Simultaneous Process Network Synthesis and Process Intensification Using Block Superstructure
Jianping Li (1), Salih Emre Demirel (1), M.M. Faruque Hasan (1)
1. Artie McFerrin Department of Chemical Engineering, Texas A&M University,College Station, TX 77843-3122, USA.
Process synthesis is used in obtaining the best processing route among many alternatives by assembling units into a process network with the goal of optimizing either economic, environmental, and/or social objectives. Current optimization-based process synthesis methods are unable to automatically construct and identify novel intensified equipment as they require pre-specified equipment configurations. Furthermore, whenever a new problem is addressed, a different superstructure needs to be postulated. To address these challenges, we propose a new block-based superstructure instead of classical unit-operation based one. Each block represents a unit use of materials with a specific function (reaction, separation, storage). The existence of connecting streams between adjacent blocks and jump flows among all blocks enables the necessary interactions between different blocks via material and energy flows. An assembly of the same blocks results in a classical unit operation, while intensified units are realized with assembly of multiple different blocks. This allows a systematic identification, representation and generation of intensification alternatives at the flowsheet level without a priori postulation of their existence. The proposed approach not only identifies different process equipment, but also automatically generates the corresponding flowsheet. We pose the unified synthesis and intensification problem as a mixed-integer nonlinear optimization (MINLP) problem. The objective is to synthesize a process with intensified units by minimizing or maximizing a process metric given the feed and product specifications, feed and product prices, material properties and bounds on flow rates. We also demonstrate that the simultaneous synthesis and intensification approach leads to substantially smaller, cleaner, safer, and more energy-efficient designs.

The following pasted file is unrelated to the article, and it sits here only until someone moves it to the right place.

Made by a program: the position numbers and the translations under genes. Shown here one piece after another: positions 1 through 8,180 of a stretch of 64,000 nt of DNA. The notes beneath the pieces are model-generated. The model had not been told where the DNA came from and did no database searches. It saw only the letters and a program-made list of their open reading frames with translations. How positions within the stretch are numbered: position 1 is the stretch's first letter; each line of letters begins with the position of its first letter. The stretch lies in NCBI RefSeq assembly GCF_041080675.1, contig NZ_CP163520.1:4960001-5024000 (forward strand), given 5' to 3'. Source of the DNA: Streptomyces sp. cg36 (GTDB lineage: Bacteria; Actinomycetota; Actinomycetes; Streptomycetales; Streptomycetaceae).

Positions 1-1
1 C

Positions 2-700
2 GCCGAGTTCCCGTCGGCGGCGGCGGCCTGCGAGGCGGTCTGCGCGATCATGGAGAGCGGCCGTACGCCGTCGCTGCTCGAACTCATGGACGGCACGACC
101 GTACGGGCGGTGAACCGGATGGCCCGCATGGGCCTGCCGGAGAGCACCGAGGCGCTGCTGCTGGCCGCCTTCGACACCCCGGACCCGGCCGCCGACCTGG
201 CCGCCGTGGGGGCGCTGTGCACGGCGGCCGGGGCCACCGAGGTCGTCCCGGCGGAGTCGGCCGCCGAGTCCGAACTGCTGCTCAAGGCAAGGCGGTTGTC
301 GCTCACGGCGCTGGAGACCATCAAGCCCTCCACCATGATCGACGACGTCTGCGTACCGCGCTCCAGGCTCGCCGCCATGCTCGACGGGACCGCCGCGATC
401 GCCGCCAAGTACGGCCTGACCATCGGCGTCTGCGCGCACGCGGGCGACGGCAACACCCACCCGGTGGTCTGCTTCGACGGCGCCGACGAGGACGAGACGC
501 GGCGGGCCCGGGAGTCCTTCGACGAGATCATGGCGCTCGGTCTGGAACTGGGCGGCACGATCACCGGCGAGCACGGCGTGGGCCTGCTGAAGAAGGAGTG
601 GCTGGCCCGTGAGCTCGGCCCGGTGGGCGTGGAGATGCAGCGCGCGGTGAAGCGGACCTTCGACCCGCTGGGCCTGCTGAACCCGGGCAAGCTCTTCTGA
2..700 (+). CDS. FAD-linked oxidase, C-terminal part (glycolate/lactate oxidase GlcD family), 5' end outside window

Keywords: Process Synthesis, Process Intensification, Process Integration